Let me say a few words about yet another element of our cooperative approach.

At the Madrid Summit we took the historic step of inviting three of our Partners - Czech Republic, Hungary, Poland - to join NATO. We also made it clear that NATO's enlargement remains an open process, with no European democratic country excluded from consideration.

We are enlarging NATO because, quite simply, we want the peace that has become the hallmark of Western Europe to last and to be extended; we want freedom and democracy to take root; we want a situation in which no country of Europe will ever again look upon its neighbours as a potential or actual threat. And it is only natural that countries to our East should wish to enjoy the same benefits of peace and security as NATO's current 16 Allies.

In enlarging NATO, we are enlarging the area in Europe where everybody's interests - large or small - are taken into account, and where we face the challenges of the future working together, not against each other.

Enlargement is also about putting in place the conditions for future stability and prosperity. If we refused to accept the challenge of enlargement, confidence in Central and Eastern Europe would be undermined. The countries in this region would look for security by other means, possibly resorting to arms build-ups and fearing intentions of their neighbours.

Our goal is to welcome these countries as new Allies by 1999, the time of NATO's 50th anniversary.

The Alliance will gain strength through 3 new members and benefit from greater cost-effectiveness in defence as a result, it will further promote our wider cooperative security objectives. An enlarged NATO gives us better means - and, indeed, greater incentives - for Partners wishing to join NATO to deepen their ties with the Alliance as well as with other Partners. The prospect of NATO membership has already proven itself to be an important instigator of domestic reform and improved bilateral relations among countries of Central and Eastern Europe. And that cannot but contribute to building cooperative security.

Finally, a word about Bosnia and the international cooperative effort there to help implement the Dayton Peace Agreement. The NATO-led Multinational Force, working closely with other international organizations and individual nations contributing to the peace process, including Japan, have made great progress in bringing peace to Bosnia.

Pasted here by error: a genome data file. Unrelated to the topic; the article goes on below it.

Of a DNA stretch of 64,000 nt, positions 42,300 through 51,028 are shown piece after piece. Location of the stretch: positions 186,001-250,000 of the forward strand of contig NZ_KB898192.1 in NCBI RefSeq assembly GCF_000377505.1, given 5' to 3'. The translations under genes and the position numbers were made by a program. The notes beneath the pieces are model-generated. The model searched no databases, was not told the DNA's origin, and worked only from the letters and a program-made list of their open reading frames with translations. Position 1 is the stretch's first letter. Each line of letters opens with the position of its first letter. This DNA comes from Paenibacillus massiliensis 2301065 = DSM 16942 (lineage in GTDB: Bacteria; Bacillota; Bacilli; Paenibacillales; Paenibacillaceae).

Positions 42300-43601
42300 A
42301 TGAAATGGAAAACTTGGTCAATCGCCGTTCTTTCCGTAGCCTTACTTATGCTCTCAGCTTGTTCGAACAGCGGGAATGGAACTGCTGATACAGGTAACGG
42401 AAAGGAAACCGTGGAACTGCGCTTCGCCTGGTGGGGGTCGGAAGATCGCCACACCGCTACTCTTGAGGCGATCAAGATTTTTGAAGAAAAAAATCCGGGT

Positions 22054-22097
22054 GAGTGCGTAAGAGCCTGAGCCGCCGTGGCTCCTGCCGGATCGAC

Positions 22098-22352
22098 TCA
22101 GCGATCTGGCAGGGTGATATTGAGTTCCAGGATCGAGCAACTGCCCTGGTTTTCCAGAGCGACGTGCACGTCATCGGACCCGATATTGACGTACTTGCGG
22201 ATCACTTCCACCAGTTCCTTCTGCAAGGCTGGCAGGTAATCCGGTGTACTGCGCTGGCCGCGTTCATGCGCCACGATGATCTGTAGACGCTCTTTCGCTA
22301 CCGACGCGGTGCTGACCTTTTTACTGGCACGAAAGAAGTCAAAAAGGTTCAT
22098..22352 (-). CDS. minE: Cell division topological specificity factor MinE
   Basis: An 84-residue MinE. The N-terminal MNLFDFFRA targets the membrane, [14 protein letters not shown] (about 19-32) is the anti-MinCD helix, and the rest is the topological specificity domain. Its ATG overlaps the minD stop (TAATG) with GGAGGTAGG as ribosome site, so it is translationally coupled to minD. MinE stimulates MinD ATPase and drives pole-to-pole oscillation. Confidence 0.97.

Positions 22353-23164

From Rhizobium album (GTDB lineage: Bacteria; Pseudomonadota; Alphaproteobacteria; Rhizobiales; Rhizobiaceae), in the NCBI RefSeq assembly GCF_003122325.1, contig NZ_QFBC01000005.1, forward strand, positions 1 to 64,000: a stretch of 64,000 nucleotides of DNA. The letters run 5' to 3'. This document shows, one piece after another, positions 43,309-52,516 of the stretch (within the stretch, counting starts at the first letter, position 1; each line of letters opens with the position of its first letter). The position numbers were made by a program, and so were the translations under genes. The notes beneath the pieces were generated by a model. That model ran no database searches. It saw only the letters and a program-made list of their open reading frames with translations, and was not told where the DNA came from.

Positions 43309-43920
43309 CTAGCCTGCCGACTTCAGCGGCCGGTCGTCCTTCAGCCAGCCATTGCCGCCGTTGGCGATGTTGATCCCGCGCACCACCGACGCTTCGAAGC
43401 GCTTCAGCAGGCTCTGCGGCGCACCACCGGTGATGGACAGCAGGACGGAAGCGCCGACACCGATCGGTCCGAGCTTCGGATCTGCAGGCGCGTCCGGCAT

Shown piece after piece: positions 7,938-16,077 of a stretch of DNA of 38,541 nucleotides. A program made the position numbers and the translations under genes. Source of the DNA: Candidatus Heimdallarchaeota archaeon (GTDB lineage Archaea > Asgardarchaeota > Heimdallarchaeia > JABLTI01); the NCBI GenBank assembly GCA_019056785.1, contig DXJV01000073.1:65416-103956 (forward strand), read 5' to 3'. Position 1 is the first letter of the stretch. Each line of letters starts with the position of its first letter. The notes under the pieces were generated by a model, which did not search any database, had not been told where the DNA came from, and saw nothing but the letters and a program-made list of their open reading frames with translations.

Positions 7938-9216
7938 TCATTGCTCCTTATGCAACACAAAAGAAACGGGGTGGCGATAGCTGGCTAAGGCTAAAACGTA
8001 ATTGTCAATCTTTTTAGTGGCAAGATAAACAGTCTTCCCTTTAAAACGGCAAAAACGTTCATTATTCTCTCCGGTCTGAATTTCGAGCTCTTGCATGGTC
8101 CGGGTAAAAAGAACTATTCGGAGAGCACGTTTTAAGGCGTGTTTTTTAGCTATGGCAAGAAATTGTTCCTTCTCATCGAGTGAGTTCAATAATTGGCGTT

The fighting has stopped; heavy weapons have been cantoned. Infrastructure is being reconnected and rebuilt, roads put back in service, thousands of housing units repaired, electric power service re-installed.

Normalcy is returning increasingly to every day life. Unemployment has dropped, GDP growth has occurred in the Federation; roughly 175,000 refugees have returned to Bosnia from residence abroad; more than 160,000 internally displaced persons have returned to their homes.

Of course, there is a need in Bosnia to make progress in a number of key areas - refugees returns, common currency, passports and citizenship - to name several. We need to keep the pressure on all parties to comply with their commitments under the Accords. It is they who bear the responsibility for making Dayton work; it is they whose signatures are on the Accords and who have promised to implement them fully.

Our task is therefore straightforward. We, the international community, need to show our determination to encourage those who support the Dayton process, to stand firm against those who would destroy it.

An important contributor to the international effort in Bosnia is Japan. In providing assistance in the re-building of the country, you are involved in European security, and working to the same ends as NATO. Cooperation between organisations and countries involved in the military and civil implementation of the Dayton Accords has been essential in achieving the progress we have seen so far. It also shows that in future we can work together on projects of cooperative security, in dealing with crises or other instabilities that may arise in Europe and indeed beyond.